Approximately half of respondents indicated selecting patients with less severe strokes more frequently (46%), those with advanced age more frequently (56%), and those with longer times from onset more frequently (40%) since the beginning of 2015. However, the vast majority reported that selection based on CT or perfusion imaging had not changed (83%). Overall, nearly half of respondents (49%) reported being slightly more aggressive when selecting patients for thrombectomy since the beginning of the year. This trend was relatively consistent across all regions of the USA (table 2).

Thrombectomy volume

Prior to January 2015, two-thirds of respondents reported performing 1–5 thrombectomies per month (67%), with 31% performing more than 5 per month. Following January 2015, 62% of respondents reported performing more than 5 thrombectomies per month. Forty-five per cent of respondents reported a higher number of thrombectomies, based on the categories provided, from before to after January 2015. The number of thrombectomies performed and number of other stroke centers in the region are shown in table 3. Seventy-three per cent and 80% of respondents indicated that inpatient consultations and hospital to hospital transfers for thrombectomy have increased, respectively.

Table 3

Thrombectomy volume responses based on number of stroke centers in the region

Thrombectomy procedure

A plurality of respondents reported using A Direct Aspiration first Pass Technique (ADAPT; 40%) as the first strategy for revascularization. This was also the most common technique in four of the five regions of the USA (table 2). Most commonly, neurointerventionalists reported using conscious sedation (56%) for anesthesia. Seventy-four per cent of respondents indicated being successful with their primary technique in at least 70% of cases. Eighty per cent of respondents reported obtaining a Thrombolysis in Cerebral Infarction score of 2B or better in more than 75% of their cases.

Discussion

This is the first national survey to assess the effect of the five major randomized trials on thrombectomy consultations and procedural volume, as well as to investigate revascularization strategies used and patient selection preferences. This survey produced several interesting findings. Most notably, the majority of respondents indicated that they are seeing more inpatient consultations for thrombectomy (73%) and more hospital to hospital transfers for thrombectomy (79%), and nearly half (45%) of respondents indicated that they are performing more thrombectomy procedures based on an increase to a higher category. These trends were relatively consistent across regions of the country and regardless of the number of nearby stroke centers. While the number of respondents in this survey was fairly low (10% of SNIS members), it does suggest a trend of increasing consultations and thrombectomy procedures since the publication of MR CLEAN (Multicentre Randomized Clinical trial of Endovascular treatment for Acute ischemic stroke in the Netherlands) on January 1, 2015.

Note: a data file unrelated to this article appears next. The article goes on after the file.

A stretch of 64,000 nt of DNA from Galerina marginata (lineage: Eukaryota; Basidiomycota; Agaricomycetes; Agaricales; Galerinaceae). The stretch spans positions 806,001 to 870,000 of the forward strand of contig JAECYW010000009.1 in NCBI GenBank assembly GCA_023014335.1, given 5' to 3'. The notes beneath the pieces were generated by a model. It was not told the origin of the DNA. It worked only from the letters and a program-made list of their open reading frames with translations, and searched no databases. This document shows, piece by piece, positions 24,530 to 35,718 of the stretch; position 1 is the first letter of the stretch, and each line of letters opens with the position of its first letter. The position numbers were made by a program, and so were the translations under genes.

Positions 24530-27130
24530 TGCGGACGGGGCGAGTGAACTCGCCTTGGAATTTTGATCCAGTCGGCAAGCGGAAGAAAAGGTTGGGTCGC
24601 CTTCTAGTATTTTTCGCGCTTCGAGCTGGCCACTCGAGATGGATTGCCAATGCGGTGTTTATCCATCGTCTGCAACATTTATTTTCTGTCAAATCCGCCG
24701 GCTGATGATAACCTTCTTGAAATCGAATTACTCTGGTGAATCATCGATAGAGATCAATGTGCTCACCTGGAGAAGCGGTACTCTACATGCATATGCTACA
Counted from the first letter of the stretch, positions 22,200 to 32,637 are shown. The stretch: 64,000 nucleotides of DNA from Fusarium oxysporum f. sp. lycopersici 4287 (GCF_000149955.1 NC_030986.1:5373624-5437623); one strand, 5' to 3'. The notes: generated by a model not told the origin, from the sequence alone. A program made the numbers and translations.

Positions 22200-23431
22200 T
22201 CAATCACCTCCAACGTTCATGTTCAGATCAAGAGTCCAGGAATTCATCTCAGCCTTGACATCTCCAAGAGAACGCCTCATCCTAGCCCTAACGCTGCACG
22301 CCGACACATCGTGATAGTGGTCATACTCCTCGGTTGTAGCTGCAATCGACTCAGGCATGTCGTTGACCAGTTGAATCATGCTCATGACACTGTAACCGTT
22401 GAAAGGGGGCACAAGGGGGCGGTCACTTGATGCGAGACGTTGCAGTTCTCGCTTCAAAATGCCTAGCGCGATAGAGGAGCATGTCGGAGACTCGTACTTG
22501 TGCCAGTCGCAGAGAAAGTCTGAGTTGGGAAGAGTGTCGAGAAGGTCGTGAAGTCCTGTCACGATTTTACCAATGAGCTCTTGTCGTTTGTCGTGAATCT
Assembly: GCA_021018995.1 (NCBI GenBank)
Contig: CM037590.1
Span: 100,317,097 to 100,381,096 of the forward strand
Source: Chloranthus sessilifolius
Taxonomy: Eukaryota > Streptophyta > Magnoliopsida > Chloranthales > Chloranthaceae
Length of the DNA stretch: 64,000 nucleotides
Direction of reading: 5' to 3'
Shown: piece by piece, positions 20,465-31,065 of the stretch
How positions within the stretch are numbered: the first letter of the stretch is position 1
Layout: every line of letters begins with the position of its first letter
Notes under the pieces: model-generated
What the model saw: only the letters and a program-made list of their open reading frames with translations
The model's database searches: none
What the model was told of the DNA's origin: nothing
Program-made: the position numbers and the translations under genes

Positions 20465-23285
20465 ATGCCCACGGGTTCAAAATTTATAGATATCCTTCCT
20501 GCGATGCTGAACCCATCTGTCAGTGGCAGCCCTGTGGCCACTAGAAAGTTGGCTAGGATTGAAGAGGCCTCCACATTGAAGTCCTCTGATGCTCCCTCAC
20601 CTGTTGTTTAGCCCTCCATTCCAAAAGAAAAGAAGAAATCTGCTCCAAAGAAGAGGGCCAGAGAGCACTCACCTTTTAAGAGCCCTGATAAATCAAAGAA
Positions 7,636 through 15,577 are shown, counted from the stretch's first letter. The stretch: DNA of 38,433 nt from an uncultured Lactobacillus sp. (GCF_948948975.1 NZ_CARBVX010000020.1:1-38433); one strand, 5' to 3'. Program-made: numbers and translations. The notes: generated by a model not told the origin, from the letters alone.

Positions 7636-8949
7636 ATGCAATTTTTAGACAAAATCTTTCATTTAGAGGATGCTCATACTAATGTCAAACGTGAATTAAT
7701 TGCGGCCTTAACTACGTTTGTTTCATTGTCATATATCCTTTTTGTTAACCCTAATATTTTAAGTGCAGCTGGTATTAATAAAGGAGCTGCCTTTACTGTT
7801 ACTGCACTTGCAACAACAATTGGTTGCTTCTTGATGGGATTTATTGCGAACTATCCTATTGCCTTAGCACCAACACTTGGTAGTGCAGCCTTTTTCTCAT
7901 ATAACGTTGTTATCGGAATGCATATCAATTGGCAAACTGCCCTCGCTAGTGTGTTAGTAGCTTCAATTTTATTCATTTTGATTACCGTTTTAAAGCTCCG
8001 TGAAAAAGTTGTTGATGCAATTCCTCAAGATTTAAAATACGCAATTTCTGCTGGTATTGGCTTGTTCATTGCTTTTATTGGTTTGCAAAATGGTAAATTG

This survey also demonstrates that neurointerventionalists have become more aggressive in pursuing thrombectomy for appropriate patients. Nearly two-thirds of respondents indicated an increase in aggressiveness in pursuing thrombectomy compared with the previous year, with about half of respondents indicating they are now selecting patients of older age, with less severe strokes, and increasing time from symptom onset. Interestingly, interpretation of perfusion imaging appears, for the most part, unchanged. Therefore, it is likely that the increase in mechanical thrombectomy procedures is related to both increases in consultation and hospital to hospital transfers for procedures as well as less strict selection criteria by neurointerventionalists.